Outward bound for the past

7th February 1997 at 00:00
Deedee Cuddihy visits an outdoor residential centre that introduces pupils to activities in an industrial heritage setting.

It doesn't look like everyone's idea of a typical outdoor education centre, this late Victorian building with a stumpy kind of steeple on top. The setting isn't inspiring, unless you like the Ayrshire countryside in its drab, mid-winter colours.

Kaimes Outdoor Education Centre is a short walk away from the rather dilapidated village of Muirkirk. It's run by South Lanarkshire Council and based in a former community hall, which served the 1,500 folk who flocked to the area from the 1780s onwards to work in the local iron, limestone and mining industries.

The landscape may be bleak but inside the centre it's warm, cosy and remarkably clean with a group of 30 Primary 7 children from Hunter Primary School in East Kilbride bustling about in slippers or thick socks, preparing for the day's outing.

Some are being "briefed" about a two-hour mountain-biking expedition which will shortly get under way; others are taking part in an orienteering and map reading exercise before heading for the hills. It's Wednesday morning and the children are half-way through their Monday-to-Friday stay at Kaimes. Since Day One there's been a lot to do with beds to be made, staff to meet and outdoor equipment to try on (hats, gloves, boots, waterproofs and even backpacks are all provided), followed by a "get to know you" walk around the area.

Ken Martin, principal of the centre, went to the school some weeks beforehand to talk to staff and parents about the children's visit and what they can expect. Trained as a maths teacher but with previous experience in the aircraft industry, Mr Martin was brought up in Perthshire and has been involved in outdoor pursuits all his life. He worked with the Outward Bound Trust and since the 1980s has been in charge at Kaimes, where the staff includes four instructors, five cleaners and the all-important cookhousekeeper, Margaret England.

Mr Martin describes the residential experience as a "vehicle for child development", where achievements such as learning to ride a bike or even overcoming home-sickness can have profound.

What's unique about the Kaimes centre is that it provides an introduction to a range of low-risk outdoor activities - ones that can be developed at home - in an industrial heritage setting. If the weather is bad enough to keep the children off the hills (there is direct access to the Southern Uplands), they can always explore an old graveyard where local workers were buried or examine the site of Ayrshire-born road engineer John McAdam's famous tar kilns.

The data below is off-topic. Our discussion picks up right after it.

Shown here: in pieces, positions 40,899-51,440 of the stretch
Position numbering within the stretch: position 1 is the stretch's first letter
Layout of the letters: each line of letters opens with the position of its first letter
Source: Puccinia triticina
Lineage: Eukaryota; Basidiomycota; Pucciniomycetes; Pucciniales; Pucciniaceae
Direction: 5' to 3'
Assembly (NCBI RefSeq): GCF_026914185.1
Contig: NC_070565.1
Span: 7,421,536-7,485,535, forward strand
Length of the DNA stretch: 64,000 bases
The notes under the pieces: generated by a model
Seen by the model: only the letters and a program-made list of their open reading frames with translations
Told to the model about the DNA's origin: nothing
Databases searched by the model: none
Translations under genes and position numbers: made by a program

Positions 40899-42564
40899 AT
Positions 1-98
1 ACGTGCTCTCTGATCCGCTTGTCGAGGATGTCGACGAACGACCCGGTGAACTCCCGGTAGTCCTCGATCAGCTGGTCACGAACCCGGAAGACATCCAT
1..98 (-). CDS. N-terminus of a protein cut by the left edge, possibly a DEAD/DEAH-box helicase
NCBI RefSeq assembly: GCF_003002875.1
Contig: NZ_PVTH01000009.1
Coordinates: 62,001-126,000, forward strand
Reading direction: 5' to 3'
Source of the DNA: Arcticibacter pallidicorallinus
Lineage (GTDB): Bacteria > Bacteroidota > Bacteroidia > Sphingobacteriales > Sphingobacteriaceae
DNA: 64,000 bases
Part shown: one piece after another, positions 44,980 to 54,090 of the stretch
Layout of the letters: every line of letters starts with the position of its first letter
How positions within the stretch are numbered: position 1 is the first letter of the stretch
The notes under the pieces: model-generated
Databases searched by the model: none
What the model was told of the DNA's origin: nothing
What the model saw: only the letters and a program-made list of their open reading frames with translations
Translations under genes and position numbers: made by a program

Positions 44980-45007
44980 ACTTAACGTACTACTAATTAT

In addition, there are trips to the seaside at Culzean Castle, a Thursday night disco and a short but compulsory dramatic presentation, on a "Kaimesian" theme, by each of the dorms. Plus, the opportunity to sit down outside and "experience the silence".

Residents are also expected to keep the dorms, shower rooms and games corner tidy; clear tables in the dining room and make up their own packed lunches (under supervision). The children seem to thrive on it. A "finds" table in the general purposes room is full of the animal bones, fossils and shells they've collected on their outings; the walls are decorated with art work and thank-you letters and the P7s from Hunter Primary are enjoying the experience with comments ranging from, "There's always something to do" and "I went down a really steep hill on my bike" to "It's chicken curry for tea tonight" and "Three of us saw a ghost in the dorm".

With outdoor education centres in the former Strathclyde Region now down from 16 to a mere handful, demand for places at Kaimes far outstrips capacity.

"We have to prioritise," says Ken Martin, "so the majority of places go to Lanarkshire primary schools which have a high clothing grant uptake.

"That means about 50 per cent of the 1,500 children, from some 60 schools, who stay at the centre every year come for free, as do all children from special schools. The rest pay Pounds 79 for the week." There is also a Friday to Sunday option which costs Pounds 36 per child and is used by community education groups and schools.

However, with local authorities finding it difficult to avoid painful cuts and closures, Mr Martin is aware that the future for non-statutory provision such as his does not look good. "I hesitate to describe outdoor education centres as a dying breed," he says, "but they're certainly an endangered species."

Kaimes Outdoor Education Centre, tel 01290 661443

Log-in as an existing print or digital subscriber

Forgotten your subscriber ID?


To access this content and the full TES archive, subscribe now.

View subscriber offers


Get TES online and delivered to your door – for less than the price of a coffee

Save 33% off the cover price with this great subscription offer. Every copy delivered to your door by first-class post, plus full access to TES online and the TES app for just £1.90 per week.
Subscribers also enjoy a range of fantastic offers and benefits worth over £270:

  • Discounts off TES Institute courses
  • Access over 200,000 articles in the TES online archive
  • Free Tastecard membership worth £79.99
  • Discounts with Zipcar, Buyagift.com, Virgin Wines and other partners
Order your low-cost subscription today